Pelagios WP1 at a Glance – Pt.1: The API
As the Pelagios 2 project is coming to a close, I’d like to wrap up our infrastructure work package (WP 1) with a series of posts on the software and tools we’ve been producing. In this first post I want to showcase the main tangible result from WP 1: the Pelagios API (or Deliverable 1.2, in project management terms).
The Pelagios API enables you to search and browse the data we are aggregating from our partners. It has a basic HTML interface, so you can click your way through the Pelagios network of places, datasets and place references. Your starting point can be either a particular place or a particular dataset. You can search for those by name, or – in case of the datasets – browse the list.
Places in the API
|Olympia in the API|
The API user interface provides views on the different objects in Pelagios: Places are shown with some basic metadata from their original Pleiades source entry, including labels, a description, their feature type, and so on. A table underneath the place description lists the references the Pelagios network has for that place, sorted by partner dataset; and clicking an entry will take you to the list of references for that place, in that particular dataset.
Below the list, you will find the neighbourhood cloud. This little gadget looks like one of the tag clouds often seen on blogs or social bookmarking sites, where they usually visualize the frequency of often-used words or tags in the system. This way, users can get a quick overall grasp of what the content on a particular site might be about.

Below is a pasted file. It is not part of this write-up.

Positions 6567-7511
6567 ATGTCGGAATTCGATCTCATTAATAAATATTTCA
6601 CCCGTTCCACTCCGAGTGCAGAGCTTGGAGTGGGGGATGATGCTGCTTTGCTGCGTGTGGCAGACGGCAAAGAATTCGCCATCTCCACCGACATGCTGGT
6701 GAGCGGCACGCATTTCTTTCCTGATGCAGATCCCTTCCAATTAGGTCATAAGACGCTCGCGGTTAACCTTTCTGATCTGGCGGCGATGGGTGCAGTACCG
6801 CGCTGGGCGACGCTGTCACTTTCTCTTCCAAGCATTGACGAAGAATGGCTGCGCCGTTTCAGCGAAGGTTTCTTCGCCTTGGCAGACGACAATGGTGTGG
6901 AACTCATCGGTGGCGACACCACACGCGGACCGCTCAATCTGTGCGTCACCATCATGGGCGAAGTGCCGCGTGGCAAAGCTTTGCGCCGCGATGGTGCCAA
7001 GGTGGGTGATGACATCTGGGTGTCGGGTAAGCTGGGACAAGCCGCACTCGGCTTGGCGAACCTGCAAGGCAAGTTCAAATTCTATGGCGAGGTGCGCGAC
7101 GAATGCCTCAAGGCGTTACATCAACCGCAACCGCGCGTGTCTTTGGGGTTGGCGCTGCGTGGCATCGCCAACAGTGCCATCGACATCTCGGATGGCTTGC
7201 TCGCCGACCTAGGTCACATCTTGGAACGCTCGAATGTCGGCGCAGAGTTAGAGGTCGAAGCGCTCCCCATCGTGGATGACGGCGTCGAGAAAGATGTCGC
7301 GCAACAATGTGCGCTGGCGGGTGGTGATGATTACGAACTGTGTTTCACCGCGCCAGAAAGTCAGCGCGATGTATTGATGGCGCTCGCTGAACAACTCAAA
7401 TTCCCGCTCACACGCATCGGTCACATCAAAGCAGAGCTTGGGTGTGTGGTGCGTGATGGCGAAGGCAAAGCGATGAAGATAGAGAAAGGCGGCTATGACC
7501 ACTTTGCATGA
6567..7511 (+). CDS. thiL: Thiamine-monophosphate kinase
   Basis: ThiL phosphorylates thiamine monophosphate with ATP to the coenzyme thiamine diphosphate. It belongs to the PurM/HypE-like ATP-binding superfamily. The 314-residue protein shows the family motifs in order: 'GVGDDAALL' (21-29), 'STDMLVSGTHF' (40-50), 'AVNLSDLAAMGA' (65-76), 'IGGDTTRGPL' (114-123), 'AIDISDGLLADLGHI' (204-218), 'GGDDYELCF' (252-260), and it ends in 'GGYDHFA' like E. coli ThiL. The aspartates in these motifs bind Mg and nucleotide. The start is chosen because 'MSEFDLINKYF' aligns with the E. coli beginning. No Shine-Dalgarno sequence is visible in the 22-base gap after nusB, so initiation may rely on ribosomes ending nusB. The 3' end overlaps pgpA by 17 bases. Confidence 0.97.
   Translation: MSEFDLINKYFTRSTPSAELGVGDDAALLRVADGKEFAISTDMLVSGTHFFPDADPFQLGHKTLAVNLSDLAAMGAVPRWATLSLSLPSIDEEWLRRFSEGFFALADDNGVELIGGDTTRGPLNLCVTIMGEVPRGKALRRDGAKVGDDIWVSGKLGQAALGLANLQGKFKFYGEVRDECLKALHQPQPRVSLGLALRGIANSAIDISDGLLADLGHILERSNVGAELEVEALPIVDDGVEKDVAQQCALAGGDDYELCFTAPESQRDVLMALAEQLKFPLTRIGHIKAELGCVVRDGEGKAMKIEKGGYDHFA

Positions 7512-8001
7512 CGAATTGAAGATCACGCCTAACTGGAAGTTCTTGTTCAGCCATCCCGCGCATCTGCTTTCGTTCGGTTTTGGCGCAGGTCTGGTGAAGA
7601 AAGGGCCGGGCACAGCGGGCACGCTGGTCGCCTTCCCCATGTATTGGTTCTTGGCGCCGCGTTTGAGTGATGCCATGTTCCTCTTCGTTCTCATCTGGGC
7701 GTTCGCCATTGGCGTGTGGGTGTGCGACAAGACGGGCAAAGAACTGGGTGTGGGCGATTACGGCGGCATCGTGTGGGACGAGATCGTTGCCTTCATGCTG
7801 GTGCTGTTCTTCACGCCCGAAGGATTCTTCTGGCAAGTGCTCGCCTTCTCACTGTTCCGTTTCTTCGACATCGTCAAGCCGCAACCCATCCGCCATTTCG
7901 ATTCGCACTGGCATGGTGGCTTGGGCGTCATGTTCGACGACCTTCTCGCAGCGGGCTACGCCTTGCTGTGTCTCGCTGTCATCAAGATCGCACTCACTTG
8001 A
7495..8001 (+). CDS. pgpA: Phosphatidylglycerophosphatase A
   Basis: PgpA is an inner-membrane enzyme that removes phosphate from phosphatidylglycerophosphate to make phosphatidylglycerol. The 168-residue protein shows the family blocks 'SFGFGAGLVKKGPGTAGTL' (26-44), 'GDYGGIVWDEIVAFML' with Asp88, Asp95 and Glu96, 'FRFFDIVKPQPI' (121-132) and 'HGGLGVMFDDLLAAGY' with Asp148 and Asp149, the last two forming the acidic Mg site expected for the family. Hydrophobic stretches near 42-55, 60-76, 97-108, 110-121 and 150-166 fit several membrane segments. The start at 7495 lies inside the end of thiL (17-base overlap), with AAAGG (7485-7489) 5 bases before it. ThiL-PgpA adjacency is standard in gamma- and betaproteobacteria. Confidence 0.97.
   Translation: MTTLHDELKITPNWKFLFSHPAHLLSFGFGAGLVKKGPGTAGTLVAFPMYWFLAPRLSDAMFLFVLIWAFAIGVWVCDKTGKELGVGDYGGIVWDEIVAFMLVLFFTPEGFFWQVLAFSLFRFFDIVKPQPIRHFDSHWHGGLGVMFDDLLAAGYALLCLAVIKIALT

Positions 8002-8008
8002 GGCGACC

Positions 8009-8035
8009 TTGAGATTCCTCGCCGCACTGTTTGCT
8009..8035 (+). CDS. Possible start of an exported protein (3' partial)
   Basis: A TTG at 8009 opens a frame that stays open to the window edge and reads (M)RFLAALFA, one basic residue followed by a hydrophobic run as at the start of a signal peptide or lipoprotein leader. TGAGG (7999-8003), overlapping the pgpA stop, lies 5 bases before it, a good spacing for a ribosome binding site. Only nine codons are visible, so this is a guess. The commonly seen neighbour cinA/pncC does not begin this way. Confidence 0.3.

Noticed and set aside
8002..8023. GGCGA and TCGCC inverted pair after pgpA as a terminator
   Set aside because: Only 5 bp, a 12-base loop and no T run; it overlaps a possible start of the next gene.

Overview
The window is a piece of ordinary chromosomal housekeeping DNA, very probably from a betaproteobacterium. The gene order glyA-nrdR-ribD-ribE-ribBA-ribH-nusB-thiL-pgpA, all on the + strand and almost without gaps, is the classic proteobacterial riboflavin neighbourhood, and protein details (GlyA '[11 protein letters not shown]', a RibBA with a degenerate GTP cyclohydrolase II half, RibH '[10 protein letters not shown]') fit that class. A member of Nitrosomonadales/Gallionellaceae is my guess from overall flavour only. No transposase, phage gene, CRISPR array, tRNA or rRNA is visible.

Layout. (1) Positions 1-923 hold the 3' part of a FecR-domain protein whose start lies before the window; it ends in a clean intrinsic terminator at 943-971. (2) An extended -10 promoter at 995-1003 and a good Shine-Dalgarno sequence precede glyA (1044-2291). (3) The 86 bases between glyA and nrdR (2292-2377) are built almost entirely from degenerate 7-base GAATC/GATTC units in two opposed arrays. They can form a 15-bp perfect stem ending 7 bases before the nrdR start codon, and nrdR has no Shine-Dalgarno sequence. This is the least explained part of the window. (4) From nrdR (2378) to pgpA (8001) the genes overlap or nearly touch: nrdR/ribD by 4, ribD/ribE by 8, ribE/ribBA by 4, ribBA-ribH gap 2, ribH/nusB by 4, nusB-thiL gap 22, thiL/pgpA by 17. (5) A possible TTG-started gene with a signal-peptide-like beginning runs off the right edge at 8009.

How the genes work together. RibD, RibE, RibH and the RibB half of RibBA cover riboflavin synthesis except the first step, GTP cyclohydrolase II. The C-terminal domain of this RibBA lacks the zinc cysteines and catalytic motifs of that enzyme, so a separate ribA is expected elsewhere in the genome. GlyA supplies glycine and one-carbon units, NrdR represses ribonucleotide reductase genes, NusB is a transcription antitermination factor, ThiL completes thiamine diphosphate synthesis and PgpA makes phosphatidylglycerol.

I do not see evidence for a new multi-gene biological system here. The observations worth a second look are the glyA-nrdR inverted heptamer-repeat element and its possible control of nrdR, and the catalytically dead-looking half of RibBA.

The Pelagios neighbourhood cloud has a slightly different purpose: it shows neighbour places – not in a geographical sense, but in terms of how they are connected in the graph. Larger tags mean that the neighbour is “stronger” connected to the place than others.
We are still fiddling with the ranking metrics, but in a nutshell, a “strong” connection (as regards our current visualization) is one that runs through datasets that are primarily concerned with those two places. For example: see how the cloud for Thermopylae will render a neighbourhood to Lacedaemonia, Sparta and (to a slightly lesser extent) Salamis; or how the Island of Sardinia sits nicely between places in Italy and North Africa.
Datasets in the API
Datasets have similar overview pages. As for places, these show some basic metadata for the dataset (title, description, license terms, etc.) and list the subsets contained in this dataset. The view also shows a small bar graph listing the five most frequently referenced places.
But the main purpose of the API is, as the name implies, not the user interface – it is to serve out machine-actionable representations of our data. To this end, the API provides responses in RDF (currently in XML and Turtle serialization), as well as JSON (with support for Content Negotiation). Cross domain requests to the API (essential for supporting client-side mashups) are supported through JSONP and CORS.
In terms of functionality, the API offers everything that’s in the user interface, plus a few additional features which are not (yet) found there, including
- geographical search
- “geo-footprints” for datasets, i.e. the geographical area covered by all places referenced in a dataset
- configurable pagination for everything that comes in long lists (e.g. place references in a particular dataset)
- shortest path search between two places in the graph
Austrian Institute of Technology
Continue with part 2 of this post.